In Balochistan, 6 out of 10 girls are married before they turn 20, and about 81% percent of girls and women have not completed primary school. A girl’s fate in the under-resourced province is then generally determined by her father and tribal community elders.
But Brohi was determined to take her fate into her own hands. After dating for years, she and Barron finally orchestrated an opportunity for their parents to meet during a peacebuilding conference where Brohi was speaking in Italy. But sitting together for the first time, in a small Airbnb near the Rialto Bridge, the initial awkwardness of the meeting grew into a tense and prolonged silence.
Brohi’s mother and father excused themselves to make some chai — a popular beverage in South Asia, traditionally brewed with black tea leaves, spices, and milk.
“When they finally emerged, she had these beautiful, steaming cups of aromatic, delicious tea,” Barron told Global Citizen.
Brohi’s mother handed everyone a cup, and her father cracked a joke. The silence gave way to laughter. And soon the couple was engaged with their parents’ blessings.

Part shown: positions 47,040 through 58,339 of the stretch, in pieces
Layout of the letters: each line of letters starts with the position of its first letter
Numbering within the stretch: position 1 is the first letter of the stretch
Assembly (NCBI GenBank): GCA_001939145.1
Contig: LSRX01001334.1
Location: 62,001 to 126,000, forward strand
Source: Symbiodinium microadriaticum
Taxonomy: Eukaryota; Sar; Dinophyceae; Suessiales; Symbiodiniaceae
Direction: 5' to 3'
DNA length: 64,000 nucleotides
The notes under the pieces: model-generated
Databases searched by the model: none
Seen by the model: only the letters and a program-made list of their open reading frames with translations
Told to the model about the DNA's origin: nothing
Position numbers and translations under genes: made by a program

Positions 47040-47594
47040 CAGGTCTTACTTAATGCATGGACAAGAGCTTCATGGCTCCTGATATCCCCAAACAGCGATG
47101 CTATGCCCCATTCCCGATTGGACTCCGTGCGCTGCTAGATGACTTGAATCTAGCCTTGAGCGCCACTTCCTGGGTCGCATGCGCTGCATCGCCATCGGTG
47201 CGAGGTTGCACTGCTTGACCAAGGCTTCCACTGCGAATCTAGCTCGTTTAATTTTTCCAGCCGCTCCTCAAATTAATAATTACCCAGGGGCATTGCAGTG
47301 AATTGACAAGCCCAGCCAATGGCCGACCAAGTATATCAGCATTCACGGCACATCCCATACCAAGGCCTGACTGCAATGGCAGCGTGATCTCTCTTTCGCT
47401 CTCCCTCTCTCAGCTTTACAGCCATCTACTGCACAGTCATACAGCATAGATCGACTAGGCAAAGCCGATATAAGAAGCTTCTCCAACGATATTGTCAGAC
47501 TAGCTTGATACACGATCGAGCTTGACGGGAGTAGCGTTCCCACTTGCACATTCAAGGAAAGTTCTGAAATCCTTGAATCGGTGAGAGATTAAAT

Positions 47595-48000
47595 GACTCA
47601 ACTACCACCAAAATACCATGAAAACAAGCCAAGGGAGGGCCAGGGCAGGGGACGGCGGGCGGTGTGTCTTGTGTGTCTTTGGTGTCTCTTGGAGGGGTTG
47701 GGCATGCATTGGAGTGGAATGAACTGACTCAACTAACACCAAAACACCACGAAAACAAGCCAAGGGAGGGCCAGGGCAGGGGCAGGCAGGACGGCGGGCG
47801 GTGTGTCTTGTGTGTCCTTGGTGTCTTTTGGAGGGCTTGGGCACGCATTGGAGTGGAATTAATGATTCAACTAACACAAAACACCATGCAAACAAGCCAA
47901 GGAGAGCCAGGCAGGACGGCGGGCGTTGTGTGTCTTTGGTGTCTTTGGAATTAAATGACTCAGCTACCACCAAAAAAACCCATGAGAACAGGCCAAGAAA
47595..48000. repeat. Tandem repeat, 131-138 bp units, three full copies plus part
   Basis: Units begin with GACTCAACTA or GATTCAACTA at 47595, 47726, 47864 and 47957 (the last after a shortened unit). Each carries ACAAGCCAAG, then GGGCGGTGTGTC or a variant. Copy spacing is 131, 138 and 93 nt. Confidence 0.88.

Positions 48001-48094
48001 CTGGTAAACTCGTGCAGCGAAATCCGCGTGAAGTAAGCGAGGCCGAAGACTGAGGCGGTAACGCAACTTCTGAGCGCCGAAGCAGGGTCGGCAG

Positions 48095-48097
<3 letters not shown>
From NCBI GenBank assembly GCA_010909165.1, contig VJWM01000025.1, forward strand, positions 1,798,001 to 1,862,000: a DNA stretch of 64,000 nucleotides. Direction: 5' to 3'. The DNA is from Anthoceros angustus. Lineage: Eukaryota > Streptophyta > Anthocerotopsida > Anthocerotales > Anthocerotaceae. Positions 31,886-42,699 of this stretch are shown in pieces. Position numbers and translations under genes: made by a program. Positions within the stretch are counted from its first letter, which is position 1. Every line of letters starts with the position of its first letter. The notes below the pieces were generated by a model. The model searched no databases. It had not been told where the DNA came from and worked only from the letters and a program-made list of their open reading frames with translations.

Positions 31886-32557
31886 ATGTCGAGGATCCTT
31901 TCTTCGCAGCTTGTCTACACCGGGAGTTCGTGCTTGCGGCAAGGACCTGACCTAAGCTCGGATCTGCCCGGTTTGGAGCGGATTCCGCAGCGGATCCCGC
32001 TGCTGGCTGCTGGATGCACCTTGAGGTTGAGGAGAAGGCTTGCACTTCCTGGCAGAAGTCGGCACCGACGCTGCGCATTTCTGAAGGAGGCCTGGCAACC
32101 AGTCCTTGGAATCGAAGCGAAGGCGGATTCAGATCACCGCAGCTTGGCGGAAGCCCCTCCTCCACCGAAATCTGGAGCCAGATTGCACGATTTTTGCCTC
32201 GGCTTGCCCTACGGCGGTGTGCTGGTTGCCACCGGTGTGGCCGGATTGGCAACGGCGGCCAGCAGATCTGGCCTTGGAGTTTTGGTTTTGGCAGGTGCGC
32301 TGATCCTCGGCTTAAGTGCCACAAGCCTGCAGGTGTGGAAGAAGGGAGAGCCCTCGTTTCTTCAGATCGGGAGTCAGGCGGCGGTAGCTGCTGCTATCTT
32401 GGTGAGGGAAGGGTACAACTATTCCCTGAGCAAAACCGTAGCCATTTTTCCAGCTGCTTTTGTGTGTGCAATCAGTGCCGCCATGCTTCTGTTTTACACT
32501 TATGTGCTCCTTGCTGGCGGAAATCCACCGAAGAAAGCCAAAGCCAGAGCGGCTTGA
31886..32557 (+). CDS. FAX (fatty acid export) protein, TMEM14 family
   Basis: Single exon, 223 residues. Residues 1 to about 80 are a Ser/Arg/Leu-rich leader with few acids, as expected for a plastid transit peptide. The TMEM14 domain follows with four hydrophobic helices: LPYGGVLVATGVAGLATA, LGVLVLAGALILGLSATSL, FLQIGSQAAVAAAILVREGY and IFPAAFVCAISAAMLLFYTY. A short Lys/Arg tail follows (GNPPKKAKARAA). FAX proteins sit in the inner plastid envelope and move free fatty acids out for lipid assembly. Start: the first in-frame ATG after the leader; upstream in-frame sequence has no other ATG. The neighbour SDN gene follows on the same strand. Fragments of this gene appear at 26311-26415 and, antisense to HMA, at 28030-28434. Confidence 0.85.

“That was the first moment that Khalida and I realized that there was something special about chai,” Barron said.
In January 2015, Brohi and Barron were married in a 10-day-long celebration in Karachi, Pakistan. They had planned to hold another celebration in Arizona for Barron’s family and friends, but decided instead to use those funds to open a café that bridged American and Pakistani culture in the same way their marriage did.
A few months later, they opened Chai Spot — a traditional chai café that aims to promote cross-cultural dialogue — in Sedona. It was a successful venture, and so earlier this year, they opened a second location in New York City.
The best part is that they use half their profits to empower the next generation of women and girls in Pakistan, in the hopes that they will face fewer obstacles when chasing their dreams than Brohi did.
A Cup of Tea With a Purpose